- A corporation can be a close corporation for purposes of RFRA without being a statutory close corporation.
It is possible that courts will look to the law of the state of incorporation. One hint in this regard is provided by Justice Alito's discussion of what courts should do if a corporation's shareholders disagree about the corporation's policies:
State corporate law provides a ready means for resolving any conflicts by, for example, dictating how a corporation can establish its governing structure. ... Courts will turn to that structure and the underlying state law in resolving disputes.
But notice that Alito is referring here to resolution of disputes, not to the fundamental question of whether the entity is closely held. That is a definitional question that arises under federal rather than state law: Is this a "person" for purposes of RFRA? In turn, that requires the court to engage in what amounts to creating interstitial federal common law.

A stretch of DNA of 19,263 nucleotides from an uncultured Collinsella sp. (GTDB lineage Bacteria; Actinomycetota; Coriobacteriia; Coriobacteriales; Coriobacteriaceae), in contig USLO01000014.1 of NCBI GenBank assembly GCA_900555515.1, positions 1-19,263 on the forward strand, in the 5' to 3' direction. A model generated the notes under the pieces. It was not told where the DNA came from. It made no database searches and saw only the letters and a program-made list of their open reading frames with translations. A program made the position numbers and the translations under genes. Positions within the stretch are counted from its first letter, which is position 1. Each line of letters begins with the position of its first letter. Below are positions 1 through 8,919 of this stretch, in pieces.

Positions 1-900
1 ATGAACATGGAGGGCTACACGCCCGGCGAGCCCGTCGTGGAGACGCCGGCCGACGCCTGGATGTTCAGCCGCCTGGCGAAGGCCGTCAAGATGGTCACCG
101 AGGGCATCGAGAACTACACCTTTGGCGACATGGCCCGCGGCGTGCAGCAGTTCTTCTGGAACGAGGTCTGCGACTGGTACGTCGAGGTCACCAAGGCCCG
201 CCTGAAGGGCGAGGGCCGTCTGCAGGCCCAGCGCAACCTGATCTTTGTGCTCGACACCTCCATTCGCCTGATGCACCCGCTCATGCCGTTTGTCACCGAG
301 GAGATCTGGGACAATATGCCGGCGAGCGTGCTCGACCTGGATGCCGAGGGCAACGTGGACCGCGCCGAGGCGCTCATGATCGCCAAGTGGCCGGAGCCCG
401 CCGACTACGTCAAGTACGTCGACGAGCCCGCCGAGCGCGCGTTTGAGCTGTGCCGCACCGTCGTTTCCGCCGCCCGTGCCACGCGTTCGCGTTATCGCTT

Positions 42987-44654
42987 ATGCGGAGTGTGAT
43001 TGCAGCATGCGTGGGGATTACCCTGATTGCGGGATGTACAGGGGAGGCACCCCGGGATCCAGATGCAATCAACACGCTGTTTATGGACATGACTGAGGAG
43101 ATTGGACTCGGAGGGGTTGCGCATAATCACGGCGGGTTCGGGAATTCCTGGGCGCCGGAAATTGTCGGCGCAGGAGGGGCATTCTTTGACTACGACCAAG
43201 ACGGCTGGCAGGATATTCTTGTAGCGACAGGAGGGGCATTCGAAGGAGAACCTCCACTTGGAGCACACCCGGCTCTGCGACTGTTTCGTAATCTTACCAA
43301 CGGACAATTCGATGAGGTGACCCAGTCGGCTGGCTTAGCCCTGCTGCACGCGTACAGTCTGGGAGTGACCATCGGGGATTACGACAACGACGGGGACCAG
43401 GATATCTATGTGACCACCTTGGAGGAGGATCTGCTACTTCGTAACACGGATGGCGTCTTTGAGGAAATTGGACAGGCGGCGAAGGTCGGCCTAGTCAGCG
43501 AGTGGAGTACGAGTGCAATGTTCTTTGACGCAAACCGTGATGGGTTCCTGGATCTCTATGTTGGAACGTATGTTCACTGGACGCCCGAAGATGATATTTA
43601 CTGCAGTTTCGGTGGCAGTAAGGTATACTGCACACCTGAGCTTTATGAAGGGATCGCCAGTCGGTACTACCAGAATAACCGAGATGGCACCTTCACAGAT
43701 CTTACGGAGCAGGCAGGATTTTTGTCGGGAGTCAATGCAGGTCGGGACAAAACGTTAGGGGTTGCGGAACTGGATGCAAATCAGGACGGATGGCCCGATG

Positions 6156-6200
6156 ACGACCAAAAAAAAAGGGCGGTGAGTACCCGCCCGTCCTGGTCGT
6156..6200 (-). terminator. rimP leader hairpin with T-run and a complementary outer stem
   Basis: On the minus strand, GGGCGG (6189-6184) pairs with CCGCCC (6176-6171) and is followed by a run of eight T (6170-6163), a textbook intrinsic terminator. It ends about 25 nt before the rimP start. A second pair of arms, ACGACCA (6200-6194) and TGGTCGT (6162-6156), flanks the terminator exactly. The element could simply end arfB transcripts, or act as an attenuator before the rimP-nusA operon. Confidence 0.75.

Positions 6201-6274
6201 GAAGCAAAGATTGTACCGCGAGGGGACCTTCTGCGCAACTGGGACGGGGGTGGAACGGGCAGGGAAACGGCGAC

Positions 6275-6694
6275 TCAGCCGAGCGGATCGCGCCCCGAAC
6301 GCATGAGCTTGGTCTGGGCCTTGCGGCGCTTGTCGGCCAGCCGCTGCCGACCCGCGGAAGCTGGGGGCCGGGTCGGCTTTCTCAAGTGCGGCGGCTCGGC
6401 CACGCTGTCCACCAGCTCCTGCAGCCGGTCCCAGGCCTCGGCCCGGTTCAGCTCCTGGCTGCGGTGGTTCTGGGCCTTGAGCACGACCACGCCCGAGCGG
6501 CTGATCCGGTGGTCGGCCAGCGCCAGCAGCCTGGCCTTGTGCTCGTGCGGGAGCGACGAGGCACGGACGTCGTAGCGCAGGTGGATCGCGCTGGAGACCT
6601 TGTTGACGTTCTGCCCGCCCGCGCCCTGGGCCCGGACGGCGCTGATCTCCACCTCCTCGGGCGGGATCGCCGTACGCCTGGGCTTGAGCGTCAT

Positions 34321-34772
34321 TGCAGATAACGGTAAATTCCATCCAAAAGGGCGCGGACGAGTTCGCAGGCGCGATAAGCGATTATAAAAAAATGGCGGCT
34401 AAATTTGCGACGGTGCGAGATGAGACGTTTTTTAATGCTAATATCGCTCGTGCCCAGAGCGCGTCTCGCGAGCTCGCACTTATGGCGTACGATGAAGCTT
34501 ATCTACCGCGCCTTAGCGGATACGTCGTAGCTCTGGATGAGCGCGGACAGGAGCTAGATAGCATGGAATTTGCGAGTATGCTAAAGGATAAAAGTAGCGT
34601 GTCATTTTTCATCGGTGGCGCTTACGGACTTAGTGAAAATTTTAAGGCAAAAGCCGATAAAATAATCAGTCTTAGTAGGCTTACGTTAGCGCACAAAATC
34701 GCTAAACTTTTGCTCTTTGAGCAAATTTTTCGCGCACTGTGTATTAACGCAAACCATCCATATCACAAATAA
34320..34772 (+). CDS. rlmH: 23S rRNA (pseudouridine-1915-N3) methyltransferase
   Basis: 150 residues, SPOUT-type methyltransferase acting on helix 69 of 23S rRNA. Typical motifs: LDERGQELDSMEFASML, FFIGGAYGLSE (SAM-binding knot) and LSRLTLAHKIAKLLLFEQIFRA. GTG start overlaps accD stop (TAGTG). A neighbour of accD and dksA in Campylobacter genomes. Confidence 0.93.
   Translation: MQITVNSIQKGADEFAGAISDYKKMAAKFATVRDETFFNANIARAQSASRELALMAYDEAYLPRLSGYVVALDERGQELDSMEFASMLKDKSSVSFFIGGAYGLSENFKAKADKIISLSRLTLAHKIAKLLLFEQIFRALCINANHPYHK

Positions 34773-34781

Once the problem is seen as one to be solved by application of federal common law, a choice of law question arises. Federal common law often is influenced by, and not infrequently incorporates, state law. In Burks v. Lasker, for example, a shareholder of a federally regulated investment company brought suit under the federal securities laws against the company's board of directors. The Supreme Court held that state law controls the board of directors' ability to use a special litigation committee to terminate the litigation. In Kamen v. Kemper Financial Services, Inc., the Court extended Burks, describing the federal law governing derivative suits brought under the Investment Company Act as a species of federal common law, and incorporating state law governing excusal of the demand requirement in such suits. Until quite recently, for another example, the federal courts applied state statutes of limitation to private party lawsuits under Rule 10b-5. Although the Supreme Court adopted a unique federal limitations period in Lampf, Pleva, Lipkind, Prupis & Petigrow v. Gilbertson, the Court indicated that it would continue to borrow state statutes of limitations in appropriate cases. …